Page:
Compensation for damage caused by space debris – just pie in the sky?Posted: 11 June, 2021 Filed under: Jaymion Hendricks | Tags: air, Claims Commission, compensation, damage, international law, Liability Convention, orbital launches, Outer Space Treaty, re-entering, rocket launches, space, space debris, space exploration, space junk, space law, SpaceX, telecommunications law, The Hague Leave a comment
Author: Jaymion Hendricks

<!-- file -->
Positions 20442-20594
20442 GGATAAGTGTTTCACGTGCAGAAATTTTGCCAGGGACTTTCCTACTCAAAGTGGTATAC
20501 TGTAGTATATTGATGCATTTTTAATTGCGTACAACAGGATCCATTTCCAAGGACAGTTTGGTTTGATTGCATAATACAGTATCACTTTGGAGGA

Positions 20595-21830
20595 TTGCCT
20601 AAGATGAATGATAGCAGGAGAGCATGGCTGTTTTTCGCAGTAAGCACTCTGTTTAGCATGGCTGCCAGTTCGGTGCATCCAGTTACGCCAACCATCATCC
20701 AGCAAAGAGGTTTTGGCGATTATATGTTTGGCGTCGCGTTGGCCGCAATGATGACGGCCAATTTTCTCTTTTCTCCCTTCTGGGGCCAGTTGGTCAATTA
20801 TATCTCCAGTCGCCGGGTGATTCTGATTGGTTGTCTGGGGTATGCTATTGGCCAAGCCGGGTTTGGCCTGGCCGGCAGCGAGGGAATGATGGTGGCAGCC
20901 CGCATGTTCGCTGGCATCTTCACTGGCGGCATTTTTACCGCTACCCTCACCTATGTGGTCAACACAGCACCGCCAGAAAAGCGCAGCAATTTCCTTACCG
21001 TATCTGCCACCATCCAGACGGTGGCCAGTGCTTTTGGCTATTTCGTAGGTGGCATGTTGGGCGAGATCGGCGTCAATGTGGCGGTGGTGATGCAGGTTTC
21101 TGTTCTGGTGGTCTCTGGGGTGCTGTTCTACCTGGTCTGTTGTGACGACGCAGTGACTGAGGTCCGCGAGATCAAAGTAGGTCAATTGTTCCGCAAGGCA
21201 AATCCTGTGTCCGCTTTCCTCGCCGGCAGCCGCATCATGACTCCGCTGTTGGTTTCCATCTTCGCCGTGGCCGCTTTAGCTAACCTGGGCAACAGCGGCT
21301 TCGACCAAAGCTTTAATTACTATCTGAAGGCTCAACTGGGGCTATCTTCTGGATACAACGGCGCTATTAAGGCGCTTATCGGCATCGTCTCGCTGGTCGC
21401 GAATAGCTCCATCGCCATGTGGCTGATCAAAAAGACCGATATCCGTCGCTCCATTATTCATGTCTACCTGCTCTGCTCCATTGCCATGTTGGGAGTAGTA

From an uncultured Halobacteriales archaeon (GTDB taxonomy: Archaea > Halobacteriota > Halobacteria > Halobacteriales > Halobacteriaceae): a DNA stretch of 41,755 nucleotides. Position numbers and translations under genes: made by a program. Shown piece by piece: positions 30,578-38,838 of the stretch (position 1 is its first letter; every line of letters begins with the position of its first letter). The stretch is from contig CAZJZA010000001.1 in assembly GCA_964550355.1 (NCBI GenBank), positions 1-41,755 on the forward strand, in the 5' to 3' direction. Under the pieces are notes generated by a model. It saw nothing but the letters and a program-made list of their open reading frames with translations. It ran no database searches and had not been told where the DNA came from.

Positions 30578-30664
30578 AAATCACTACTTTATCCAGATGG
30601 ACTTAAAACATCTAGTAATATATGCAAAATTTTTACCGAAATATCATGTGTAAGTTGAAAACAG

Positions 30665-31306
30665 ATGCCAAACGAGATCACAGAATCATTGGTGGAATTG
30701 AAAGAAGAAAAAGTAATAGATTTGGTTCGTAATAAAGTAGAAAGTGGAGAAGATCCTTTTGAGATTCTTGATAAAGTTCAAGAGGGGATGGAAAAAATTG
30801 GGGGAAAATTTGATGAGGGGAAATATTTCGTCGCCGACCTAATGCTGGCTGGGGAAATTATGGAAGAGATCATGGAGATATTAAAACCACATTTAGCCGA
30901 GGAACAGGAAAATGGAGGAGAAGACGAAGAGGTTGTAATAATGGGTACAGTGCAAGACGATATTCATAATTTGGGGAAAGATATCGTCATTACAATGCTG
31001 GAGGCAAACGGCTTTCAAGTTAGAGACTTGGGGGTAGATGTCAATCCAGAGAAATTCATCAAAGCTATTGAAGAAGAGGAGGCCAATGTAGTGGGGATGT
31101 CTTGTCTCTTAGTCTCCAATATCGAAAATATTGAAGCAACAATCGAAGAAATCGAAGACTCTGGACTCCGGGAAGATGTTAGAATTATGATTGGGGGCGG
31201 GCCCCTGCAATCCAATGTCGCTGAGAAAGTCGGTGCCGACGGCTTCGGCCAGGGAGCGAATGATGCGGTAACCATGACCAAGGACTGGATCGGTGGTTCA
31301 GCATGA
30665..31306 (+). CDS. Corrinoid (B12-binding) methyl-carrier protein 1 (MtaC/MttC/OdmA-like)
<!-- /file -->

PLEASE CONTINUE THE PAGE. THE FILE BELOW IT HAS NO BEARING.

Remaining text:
Space launches have increased significantly in recent years and despite the global pandemic, the year 2020 (together with 2018) marked one in which the most orbital launches took place (114 launches, 104 of which were successful flights). In the past, space activity was mainly undertaken by a handful of well-resourced countries. With the increasing commercialisation of space, there has been a proliferation of private and public space activity. It follows that heightened space activity results in frequent launches which may increase the risk of accidents on the surface of the earth or to aircraft in flight. The risk, however, remains negligible if space actors adhere to the highest technical, safety and environmental standards. The minimal risk is generally outweighed by the economic value and social benefit of outer space activity (scientific knowledge, weather forecasting, telecommunications and earth observation etc.).